"There is a desire by the parents to see the growth chart and have doctors talk to them about it," says Dr. Ben-Joseph. "It's important for doctors to be aware that not all parents will understand these complicated mathematical concepts and to take that into account when they are doing the explaining."
Always consult your child's physician for more information.
For more information on health and wellness, please visit health information modules on this Web site.
Child Growth and Development
Understanding your child's changing and emerging growth and development is an important part of parenting. As infants and children progress through a series of growth stages, they may encounter physical and emotional challenges and some relatively common problems during these years.
Growth not only involves length and weight of a body, but also includes internal growth and development. A child's brain will grow the most during the first 5 years of life, reaching 90 percent of its final size.
Growth also affects different parts of the body at different rates; the head reaches almost its entire size by age 1. Throughout childhood, a child's body becomes more proportional to other parts of his/her body. Growth is complete between the ages of 16 and 18, at which time the growing ends of bones fuse.
Growth and development includes not only the physical changes that will occur from infancy to adolescence, but also some of the changes in emotions, personality, behavior, thinking, and speech that children develop as they begin to understand and interact with the world around them.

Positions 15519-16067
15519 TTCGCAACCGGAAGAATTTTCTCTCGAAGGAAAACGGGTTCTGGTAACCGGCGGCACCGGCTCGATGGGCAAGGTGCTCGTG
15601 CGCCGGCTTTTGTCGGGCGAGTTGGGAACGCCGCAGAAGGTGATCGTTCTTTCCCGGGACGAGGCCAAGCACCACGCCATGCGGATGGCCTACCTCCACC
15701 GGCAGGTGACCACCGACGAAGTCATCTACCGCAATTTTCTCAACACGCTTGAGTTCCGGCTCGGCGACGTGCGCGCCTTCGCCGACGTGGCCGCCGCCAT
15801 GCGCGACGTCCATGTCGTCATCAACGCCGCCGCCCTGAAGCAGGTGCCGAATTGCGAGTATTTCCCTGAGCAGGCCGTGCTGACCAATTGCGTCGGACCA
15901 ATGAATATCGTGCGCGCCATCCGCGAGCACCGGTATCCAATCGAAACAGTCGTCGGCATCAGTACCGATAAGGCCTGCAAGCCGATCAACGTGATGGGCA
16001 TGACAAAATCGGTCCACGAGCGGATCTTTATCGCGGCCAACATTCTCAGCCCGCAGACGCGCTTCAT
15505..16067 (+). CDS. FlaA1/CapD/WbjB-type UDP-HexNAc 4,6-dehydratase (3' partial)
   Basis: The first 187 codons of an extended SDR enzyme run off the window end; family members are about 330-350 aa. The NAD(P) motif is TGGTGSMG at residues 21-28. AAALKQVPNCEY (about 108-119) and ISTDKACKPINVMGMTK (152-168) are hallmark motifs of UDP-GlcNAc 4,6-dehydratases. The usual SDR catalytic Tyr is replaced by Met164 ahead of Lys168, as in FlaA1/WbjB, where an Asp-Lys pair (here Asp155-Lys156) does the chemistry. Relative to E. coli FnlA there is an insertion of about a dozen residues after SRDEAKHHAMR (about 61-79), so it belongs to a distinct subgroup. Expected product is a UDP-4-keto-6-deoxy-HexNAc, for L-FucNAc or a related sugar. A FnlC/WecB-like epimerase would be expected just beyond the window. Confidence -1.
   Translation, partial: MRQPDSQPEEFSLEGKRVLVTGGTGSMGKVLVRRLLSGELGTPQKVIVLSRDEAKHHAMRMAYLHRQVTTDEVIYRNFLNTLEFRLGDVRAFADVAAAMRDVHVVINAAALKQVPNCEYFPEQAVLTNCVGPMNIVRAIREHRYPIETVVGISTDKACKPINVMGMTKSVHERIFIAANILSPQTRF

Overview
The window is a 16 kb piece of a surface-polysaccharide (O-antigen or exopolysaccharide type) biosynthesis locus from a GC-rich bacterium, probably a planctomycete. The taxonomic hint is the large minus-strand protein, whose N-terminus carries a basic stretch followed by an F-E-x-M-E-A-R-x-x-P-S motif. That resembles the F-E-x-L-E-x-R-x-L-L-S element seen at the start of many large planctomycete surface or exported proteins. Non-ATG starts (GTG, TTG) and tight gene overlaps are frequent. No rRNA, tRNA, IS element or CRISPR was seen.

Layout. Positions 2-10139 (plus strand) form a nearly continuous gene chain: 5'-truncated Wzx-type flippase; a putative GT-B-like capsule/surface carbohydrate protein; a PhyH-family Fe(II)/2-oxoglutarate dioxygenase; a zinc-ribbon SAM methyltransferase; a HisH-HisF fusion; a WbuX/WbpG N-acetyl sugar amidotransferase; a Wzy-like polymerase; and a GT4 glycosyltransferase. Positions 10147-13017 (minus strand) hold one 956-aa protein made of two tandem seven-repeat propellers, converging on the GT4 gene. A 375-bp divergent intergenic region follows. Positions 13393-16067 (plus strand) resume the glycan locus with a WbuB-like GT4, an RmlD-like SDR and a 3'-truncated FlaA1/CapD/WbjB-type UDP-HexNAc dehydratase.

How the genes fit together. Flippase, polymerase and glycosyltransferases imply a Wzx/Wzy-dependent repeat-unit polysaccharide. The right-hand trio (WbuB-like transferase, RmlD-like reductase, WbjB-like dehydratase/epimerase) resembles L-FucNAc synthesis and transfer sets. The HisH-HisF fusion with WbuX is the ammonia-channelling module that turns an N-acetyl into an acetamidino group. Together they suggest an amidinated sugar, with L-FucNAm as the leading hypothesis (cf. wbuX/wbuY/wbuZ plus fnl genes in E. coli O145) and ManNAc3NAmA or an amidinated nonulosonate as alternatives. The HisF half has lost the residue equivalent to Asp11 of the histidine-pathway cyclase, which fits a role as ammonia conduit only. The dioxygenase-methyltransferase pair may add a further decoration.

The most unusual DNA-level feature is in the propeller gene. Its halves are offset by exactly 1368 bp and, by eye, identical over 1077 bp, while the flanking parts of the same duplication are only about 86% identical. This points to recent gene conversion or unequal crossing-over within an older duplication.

Keeping your child healthy with physical care and emotional support is a part of health maintenance. Topics in health maintenance include ways to promote healthy lifestyles in daily activities such as play and sleep, and also ensure your child receives proper dental care, immunizations, and discipline.
As a child grows from infancy through adolescence, it is important to promote good health throughout some of the common problems of development.
From diaper rash in babies, to toilet training in young children, health promotion topics also include learning disabilities and bedwetting for the school-aged child, and eating disorders and substance abuse for the adolescent.
Always consult your child's physician for more information.
(Our Organization is not responsible for the content of Internet sites.)